Private Sightseeing of dubrovnik and Museums: The view of the sunlit Old Town of Dubrovnik is the great opportunity for an unforgettable photo in your album! Take a walk along its cobbled streets in company of a professional guide whilst discovering treasures of Dubrovnik’s past and present. Put your hands on its ancient walls and let the distant presence of people who had lived there centuries ago come close and touch you. A half day tour that will leave you mesmerized by architectural treasures, artistic intensity and cultural opulence – a day that will most certainly become one of your favorite holiday experiences ever. The Rectors Palace, was the administrative center of the Dubrovnik Republic. Its style is basically Gothic, with the Renaissance and Baroque reconstructions.
In the 15th century the Palace was destroyed twice in gunpowder explosions. Restored by Onofrio della Cava in the late Gothic style after the first explosion in 1435, the Palace got its present-day size with the central atrium and front portico.
The capitals were carved in Renaissance style by Pietro di Martino of Milan, whose capital with Aesculapius has been preserved on the right half-column of the portico. The second gunpowder explosion in 1463 destroyed the western facade of the Palace, and the two famous architects Juraj Dalmatinac and Michelozzo of Florence were engaged in the reconstruction for a short period.
Although the design of Michelozzo was unfortunately rejected, his influence in the restoration of the facade and portico, mainly in Renaissance style, cannot be denied. After the earthquake of 1667 the atrium was partially reconstructed with an impressive Baroque staircase. During his one-month mandate the Rector of Dubrovnik lived in the Palace, which also housed the Minor and Major Council hall, the Rectors residence, the courtroom, administration office, prisons, an arsenal and gunpowder store-house. From the Rectors Palace one could enter the Great Council Palace.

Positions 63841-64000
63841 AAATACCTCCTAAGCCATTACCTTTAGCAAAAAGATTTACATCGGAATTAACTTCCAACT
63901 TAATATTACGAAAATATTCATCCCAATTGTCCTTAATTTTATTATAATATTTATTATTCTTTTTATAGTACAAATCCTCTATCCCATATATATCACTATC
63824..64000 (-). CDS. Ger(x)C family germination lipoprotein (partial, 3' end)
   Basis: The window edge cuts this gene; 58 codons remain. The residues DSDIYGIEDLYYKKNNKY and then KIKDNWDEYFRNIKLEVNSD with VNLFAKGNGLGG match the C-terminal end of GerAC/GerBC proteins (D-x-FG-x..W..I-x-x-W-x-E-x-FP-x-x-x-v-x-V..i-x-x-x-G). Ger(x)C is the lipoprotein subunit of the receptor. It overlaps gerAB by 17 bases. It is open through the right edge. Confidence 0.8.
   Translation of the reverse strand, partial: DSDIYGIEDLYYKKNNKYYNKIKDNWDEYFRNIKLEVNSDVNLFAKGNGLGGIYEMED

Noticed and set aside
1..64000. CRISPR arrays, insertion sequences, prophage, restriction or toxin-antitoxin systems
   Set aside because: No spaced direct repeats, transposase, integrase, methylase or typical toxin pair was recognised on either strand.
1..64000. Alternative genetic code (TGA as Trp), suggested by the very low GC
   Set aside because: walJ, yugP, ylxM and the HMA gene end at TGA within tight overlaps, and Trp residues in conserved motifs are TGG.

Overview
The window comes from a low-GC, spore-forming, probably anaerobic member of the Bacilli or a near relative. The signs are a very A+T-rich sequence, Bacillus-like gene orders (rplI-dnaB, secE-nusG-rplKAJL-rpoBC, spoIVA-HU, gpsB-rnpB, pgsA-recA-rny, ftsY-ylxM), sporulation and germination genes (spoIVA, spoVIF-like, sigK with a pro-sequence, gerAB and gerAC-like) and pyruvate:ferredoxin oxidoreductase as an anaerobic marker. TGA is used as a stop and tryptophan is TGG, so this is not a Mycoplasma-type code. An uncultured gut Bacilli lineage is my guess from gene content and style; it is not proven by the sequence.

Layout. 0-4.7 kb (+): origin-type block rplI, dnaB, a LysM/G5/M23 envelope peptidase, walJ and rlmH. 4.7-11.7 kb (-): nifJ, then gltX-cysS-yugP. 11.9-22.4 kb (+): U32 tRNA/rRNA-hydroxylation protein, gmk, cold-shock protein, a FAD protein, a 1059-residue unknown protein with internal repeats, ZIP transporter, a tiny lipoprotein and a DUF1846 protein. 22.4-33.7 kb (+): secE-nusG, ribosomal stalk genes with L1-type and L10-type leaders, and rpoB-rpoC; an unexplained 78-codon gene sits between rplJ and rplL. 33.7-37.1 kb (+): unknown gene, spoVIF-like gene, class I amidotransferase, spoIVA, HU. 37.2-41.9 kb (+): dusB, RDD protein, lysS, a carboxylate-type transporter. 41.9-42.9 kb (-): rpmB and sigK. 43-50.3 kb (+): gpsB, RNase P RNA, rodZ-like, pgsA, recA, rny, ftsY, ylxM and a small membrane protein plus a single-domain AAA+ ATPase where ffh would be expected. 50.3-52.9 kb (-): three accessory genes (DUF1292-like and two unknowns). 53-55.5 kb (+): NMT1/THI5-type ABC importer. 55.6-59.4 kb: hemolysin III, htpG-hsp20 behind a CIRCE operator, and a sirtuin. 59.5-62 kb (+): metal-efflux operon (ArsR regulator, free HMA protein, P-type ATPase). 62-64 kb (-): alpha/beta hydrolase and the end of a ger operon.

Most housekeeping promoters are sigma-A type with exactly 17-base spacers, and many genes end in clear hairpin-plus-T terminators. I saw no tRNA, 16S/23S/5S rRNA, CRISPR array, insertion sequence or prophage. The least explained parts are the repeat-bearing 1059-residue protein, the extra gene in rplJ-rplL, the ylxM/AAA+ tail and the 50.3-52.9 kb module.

The inscription: OBLITI PRIVATORUM PUBLICA CURATE (Forgetting your private business, concern yourselves with public affairs) can still be seen above the well preserved entrance door. A bust of the rich sea captain and benefactor Miho Pracat, the work by P. Giacometti from 1628, stands in the atrium.
It is the only public monument that the Dubrovnik Republic put up for a meritorious citizen. Today the Rectors Palace houses the Cultural-historic Department of the Dubrovnik Museum with exhibition halls arranged to display the original setting with antique furniture and objects for daily use, as well as paintings by local and Italian masters.
The Museum also guards a collection of old coins used in the Dubrovnik Republic, a collection of arms and utensils of Domus Christi Pharmacy from the 15th century. Apart from being exceptionally beautiful, the Rectors Palace Atrium has excellent acoustics, and is often used as a concert venue. MARITIME MUSEUM: The exhibits on the First Floor give an overview of the development of Dubrovnik maritime trade and shipbuilding from its very start to the fall of the Dubrovnik Republic. The exhibits on the Second Floor show the resurgence of maritime trade in Dubrovnik and on the Pelješac Peninsula during the 19th century, as well as the strength of Dubrovnik steamships up until World War II and afterwards. THE RUPE MUSEUM: where it is possible to see just how much attention the residents of Dubrovnik gave to the storage of grain. The Dubrovnik Republic kept all the state reserves of wheat, barley and millet in deep silos called Rupe, carved out of stone and coated with a water-proof material that kept the grain at a temperature of 17. C. The traditional rural economy and architecture of the Dubrovnik region is found on the First Floor. Folk costumes and textile handiwork can be seen on the 2nd Floor.
Meeting/pick-up point: Pick-up at the hotel.
Duration: 2 hours.
Start/opening time: 9am.
End/closing time: 11am.
Languages: English / German / French / Spanish / Italian.